Monday, July 17, 2006

Durga Durga Durga

A fellow student gave me these two figurines this morning after a particularly strenuous yoga class. The deity on the left is the Baby Krishna stealing butter, which my friend felt suited me because, "you have a bit of the puer eternis* in you." Krishna, incidentally, wears a peacock feather in his hair. The other deity, on the right, I'd never heard of. She is the goddess Durga, with a lion and a man at her feet.

You might recall that I have a particularly strong relationship to the image in the tarot card, Strength. So here she is again, the lady taming the big cat. In this case, she rides it.

Synchronicities aside, I am reminded of how much I love knowing the traces of confluence in world cultures. All these things eastern that worked their way into the makeup of the West, it's a lush history. Except for the Bible, of course, spontaneously generated as it surely was. Nope, no influence there but for the hand of God. Right.

I might add that for the last few days I've been asking for a sign that I'm on the right track. Before receiving the gift this morning, I had been walking my dog on the neighbor's hill. I had a rather dark thought - something about feeling like giving up on some major things if I didn't see any movement in the next several months. I woun't tell you how dark a thought it was, but the moment it completed, I was startled by a large red-tailed hawk taking flight some fifteen feet away. The snap of those immense wings cleaving the air was quite loud, and the visual intense. Immediately I felt it as a warning to snap out of my bad attitude. That's right, go ahead and shake your fist at the universe; holler at the Gods. Real bright of me.

I also recalled that hawks are the symbol for "messenger." Which, incidentally, is synonomous with my name. Anyway, I think I got the message, or at least that hawk let me know another was on the way. So now I'm reading up on Durga, the beautiful Lion taming Goddess and killer of demons, and her nightstand companion, fat Butter Boy Krishna.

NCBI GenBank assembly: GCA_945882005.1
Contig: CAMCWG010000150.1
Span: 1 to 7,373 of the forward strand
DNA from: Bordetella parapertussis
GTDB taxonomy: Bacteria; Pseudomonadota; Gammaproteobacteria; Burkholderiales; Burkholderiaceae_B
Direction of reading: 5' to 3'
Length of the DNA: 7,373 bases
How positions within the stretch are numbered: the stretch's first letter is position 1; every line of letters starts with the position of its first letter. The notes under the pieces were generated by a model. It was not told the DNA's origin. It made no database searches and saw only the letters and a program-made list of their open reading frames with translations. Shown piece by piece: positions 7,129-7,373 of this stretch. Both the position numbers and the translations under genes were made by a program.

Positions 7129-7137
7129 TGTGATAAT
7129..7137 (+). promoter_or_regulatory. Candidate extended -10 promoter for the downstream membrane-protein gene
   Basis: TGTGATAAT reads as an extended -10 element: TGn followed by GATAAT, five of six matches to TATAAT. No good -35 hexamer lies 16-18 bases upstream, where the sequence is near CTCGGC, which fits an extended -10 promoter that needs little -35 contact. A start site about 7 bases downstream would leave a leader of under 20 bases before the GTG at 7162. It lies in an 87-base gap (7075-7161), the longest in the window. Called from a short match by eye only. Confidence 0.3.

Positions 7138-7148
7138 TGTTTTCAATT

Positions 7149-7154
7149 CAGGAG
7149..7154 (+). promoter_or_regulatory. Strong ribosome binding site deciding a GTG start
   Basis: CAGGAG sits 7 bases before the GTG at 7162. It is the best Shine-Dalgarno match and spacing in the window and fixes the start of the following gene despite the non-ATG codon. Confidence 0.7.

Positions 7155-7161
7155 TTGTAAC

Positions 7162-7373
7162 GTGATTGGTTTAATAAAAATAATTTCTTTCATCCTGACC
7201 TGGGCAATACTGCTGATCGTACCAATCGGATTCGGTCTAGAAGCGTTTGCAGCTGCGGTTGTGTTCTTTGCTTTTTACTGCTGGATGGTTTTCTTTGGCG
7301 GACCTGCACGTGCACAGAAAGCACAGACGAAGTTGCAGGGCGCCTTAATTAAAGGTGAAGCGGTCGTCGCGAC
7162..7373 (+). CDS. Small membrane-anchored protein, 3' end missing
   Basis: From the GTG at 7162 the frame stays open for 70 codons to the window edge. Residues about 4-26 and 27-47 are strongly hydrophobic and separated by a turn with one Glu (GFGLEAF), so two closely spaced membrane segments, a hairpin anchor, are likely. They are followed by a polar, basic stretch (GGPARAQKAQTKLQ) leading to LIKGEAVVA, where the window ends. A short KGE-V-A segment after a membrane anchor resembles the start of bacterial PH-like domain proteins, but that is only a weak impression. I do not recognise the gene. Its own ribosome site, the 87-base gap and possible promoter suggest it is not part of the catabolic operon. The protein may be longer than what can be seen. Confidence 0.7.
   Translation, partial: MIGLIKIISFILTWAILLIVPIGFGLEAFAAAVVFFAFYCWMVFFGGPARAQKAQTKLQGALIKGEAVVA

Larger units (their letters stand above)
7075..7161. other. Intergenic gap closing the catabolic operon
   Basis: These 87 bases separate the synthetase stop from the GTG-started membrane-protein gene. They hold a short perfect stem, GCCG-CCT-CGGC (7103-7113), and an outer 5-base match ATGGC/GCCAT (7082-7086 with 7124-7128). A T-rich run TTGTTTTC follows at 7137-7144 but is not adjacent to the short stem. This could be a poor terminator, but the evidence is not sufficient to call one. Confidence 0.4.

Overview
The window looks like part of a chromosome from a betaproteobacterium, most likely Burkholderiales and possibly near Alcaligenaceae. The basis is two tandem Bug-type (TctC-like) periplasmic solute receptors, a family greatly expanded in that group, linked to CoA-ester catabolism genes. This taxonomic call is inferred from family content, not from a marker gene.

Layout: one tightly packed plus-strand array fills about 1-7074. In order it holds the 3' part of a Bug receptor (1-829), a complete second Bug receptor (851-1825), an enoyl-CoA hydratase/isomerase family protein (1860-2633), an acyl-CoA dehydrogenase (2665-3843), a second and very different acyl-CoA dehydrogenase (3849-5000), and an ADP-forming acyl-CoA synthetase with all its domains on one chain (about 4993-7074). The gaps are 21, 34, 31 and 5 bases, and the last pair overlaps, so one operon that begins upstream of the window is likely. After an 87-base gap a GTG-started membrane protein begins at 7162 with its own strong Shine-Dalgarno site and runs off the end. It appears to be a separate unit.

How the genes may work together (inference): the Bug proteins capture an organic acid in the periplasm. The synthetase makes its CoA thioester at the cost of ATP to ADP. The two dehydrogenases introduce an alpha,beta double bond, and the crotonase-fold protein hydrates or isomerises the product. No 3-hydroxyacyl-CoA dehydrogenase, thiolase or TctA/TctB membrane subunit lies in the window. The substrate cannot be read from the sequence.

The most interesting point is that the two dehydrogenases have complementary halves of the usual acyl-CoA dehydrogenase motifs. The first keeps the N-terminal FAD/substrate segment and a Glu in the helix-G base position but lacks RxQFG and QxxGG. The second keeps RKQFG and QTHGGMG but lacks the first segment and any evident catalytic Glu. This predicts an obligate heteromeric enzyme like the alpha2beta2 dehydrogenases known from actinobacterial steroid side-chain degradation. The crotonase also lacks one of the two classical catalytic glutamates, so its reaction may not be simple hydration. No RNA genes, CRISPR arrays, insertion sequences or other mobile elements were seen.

(*eternal youth. sometimes known as a Peter Pan Complex.)


stella said...

Asterisk hidden,
I google 'puer eternis'--
Lo! It's John Stamos!

kissyface said...

one less syllable in the middle line, and you'd have had a Haiku!

POTASH said...

No influence on the Bible, of course you are being sarcastic... I really love to read theosophists and their esoteric knowledge from the orient. It is a convincing perspective and sort of ties mans history to the same roots... epistemologically.

kissyface said...

Potash - of course I've read much Joseph Campbell, but if you please, give me some short syllabus of your theosophists. I'd love to dig in.

Who said I was kidding about the Bible?

Oh, just foolin'. Really, I think it's so much richer a piece when read as metaphor and set in its historical/cultural context. There's a kind of magic in that. I wish folks didn't think that divesting it of it's "fact" somehow rendered it impotent. Quite the opposite - the psyche responds to things from the dream realm. Myth resonates. Metaphor speaks with poetic logic and truth, in ways we can't quite wrap out analytical brains around. Still, to me the paradigms are nearly worn out and a new one needs to be born.

I enjoyed your blog.

POTASH said...

I would say Joe Campbell is a western philosopher interested in ancient knowledge from a scholarly point of view.

The theosophists on the other seek that knowledge and use it to order their thinking and living.

The person credited with coining the term and bringing the knowledge to the west was madame blavatsky. ( would be a nice place to begin. The ful ltext of her seminal work in theosophy is at It is called 'The Secret Doctrine' just incase you have to do a google search.

The esoteric knowledge as they call it links the Judaeo Christian religious tradition to its mystical Oriental roots. It makes for fascinating reading for an open mind anyway.